The English are not rare; even their steaks are well done. Ruddy faces and muddy shoes; gleeful about the return of Courtney Lawes (“How good? How bloody good, man?”) and as always, relishing villain status, in France of all places.


Their challengers for villainy, besides Eddie Jones who is lustily booed at every turn and even by his own fans, are big South Africans strolling and smiling across the land, not only the dastardly favourites of the bookies, but apparently gutting the ‘morality’ of the game by having skillful forwards who are small and fast and have good hands.

The gap between what people think a fan base is like (confident and loud) and what it is really like (confidently quiet) is most dramatic with Saffas. Always be ready to talk 7-1, 6-2, and 5-3 with them but do not in any event invite them to wrestle or race or climb a patisserie naked, because only the Welsh are more ready to do all of that and more.

Most French are not aware of anyone save Antoine Dupont, who is mounted on every available billboard in the nation and was only made more famous when a Namibian got cheeky with him.

I have three cartoon books of Dupont, but eagerly await volume four: The Man Inside the Masque.

If, however, you run into people from Toulouse or Toulon, you will dig deep: Thibaud Flament’s feet and Peato Mauvaka’s hands.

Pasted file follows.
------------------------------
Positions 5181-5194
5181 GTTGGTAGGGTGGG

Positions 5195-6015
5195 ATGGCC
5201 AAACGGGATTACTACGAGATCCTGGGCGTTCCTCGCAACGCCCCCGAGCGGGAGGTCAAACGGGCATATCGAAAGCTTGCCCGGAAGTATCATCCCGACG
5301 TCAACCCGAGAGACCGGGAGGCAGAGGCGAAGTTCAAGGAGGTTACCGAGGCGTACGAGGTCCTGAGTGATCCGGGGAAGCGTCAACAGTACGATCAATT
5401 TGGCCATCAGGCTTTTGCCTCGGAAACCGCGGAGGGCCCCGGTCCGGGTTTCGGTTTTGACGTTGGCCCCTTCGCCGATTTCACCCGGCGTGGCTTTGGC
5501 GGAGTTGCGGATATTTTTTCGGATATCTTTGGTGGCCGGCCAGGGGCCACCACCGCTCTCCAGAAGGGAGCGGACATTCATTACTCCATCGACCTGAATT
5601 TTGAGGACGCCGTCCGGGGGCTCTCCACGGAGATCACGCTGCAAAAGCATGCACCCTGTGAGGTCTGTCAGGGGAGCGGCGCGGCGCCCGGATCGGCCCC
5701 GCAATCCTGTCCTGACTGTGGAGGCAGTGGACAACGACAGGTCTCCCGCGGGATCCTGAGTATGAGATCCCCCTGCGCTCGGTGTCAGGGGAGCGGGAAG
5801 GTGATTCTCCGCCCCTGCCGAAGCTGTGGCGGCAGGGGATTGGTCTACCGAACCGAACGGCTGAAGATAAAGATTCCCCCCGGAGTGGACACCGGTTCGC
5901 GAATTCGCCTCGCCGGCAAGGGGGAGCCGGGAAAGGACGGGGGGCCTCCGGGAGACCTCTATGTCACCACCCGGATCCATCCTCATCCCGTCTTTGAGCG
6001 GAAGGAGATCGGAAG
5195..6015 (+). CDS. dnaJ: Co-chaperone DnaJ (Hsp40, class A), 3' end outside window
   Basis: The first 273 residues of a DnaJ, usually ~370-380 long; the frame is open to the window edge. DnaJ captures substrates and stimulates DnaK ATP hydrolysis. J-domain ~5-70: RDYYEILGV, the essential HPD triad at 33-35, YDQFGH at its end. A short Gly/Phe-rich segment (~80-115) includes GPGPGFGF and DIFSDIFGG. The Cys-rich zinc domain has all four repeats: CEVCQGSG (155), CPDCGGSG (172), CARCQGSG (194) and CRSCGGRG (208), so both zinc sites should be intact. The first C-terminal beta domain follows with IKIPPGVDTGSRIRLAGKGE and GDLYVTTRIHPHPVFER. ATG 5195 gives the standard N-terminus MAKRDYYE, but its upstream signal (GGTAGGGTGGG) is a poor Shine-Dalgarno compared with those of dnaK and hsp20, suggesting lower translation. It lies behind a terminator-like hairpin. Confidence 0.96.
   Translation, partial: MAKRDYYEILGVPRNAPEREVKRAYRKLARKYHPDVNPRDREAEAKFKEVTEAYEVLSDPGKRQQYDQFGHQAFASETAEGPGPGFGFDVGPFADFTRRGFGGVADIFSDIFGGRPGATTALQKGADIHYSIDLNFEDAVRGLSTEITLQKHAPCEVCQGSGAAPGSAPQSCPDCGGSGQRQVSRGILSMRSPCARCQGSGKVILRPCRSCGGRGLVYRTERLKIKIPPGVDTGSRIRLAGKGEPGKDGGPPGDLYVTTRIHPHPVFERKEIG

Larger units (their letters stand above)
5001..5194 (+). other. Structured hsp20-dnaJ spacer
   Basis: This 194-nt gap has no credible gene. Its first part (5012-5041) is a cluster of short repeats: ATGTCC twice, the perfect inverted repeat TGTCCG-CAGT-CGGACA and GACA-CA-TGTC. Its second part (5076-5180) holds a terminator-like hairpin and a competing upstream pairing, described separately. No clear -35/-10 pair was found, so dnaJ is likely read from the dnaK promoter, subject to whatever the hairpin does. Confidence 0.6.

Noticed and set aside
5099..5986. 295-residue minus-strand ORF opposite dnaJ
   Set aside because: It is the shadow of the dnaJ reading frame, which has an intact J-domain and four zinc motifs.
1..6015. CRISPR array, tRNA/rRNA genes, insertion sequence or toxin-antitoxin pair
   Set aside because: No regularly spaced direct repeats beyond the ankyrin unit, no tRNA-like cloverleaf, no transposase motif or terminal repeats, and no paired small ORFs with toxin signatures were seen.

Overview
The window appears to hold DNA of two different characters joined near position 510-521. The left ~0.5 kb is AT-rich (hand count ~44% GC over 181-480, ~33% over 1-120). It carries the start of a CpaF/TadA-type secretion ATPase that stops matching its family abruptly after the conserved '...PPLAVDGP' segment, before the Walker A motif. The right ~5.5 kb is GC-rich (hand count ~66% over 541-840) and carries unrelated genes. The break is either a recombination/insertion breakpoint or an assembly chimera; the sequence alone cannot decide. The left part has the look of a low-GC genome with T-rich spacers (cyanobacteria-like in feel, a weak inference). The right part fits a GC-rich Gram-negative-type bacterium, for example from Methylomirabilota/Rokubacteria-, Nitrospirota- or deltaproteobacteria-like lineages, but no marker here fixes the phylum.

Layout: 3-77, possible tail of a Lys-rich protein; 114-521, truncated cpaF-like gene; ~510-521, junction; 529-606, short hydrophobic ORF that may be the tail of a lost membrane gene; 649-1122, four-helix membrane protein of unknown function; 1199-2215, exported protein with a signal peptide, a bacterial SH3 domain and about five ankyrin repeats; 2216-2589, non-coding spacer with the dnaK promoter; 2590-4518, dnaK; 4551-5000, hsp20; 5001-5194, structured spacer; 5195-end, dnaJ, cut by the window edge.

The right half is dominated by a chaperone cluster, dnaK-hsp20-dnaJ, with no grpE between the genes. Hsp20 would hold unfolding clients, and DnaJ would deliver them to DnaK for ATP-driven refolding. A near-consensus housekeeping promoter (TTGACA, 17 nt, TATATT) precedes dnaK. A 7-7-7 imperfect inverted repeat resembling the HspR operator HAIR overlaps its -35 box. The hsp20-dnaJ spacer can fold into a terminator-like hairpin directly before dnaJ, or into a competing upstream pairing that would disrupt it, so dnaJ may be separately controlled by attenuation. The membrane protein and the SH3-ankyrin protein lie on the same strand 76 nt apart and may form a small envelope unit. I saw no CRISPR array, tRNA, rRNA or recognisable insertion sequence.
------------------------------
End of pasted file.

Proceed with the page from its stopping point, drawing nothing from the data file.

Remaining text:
Tongans are notoriously shy, Samoans do not drink in French pubs much, and I did not see the Japanese fans except in throngs around the Gare de Lyon, but I did find Fijians all over. I avoided the obvious names and went with Saracen prop Eroni Mawi, anchor of their scrum, and of course, the current king of the whole damn tournament: Simon Raiwalui.


He has been everything followers want in a coach: open, responsive, true to his roots, and ready for each match.

The fight has narrowed, the list of possibles is narrowed to a dozen or so, and the contenders will make dates for mid-October soon.

Box office clashes of fans loom: outnumbered South Africans in a sea of Bleu and a delicious dragon vs. puma sing-off.

But all you need for street MMA is a couple of happy boyos from Neath.

Wallaby fans? It is unclear what is needed, which is why we are here. Centralise or rein in Hamish, grassroots capital or borrow the farm, bring the boys home or let them play wherever, run from the back or learn the game current referees reward, believe in change or believe in tradition, Eddie in or out.

One thing is certain: it will be a battle royale.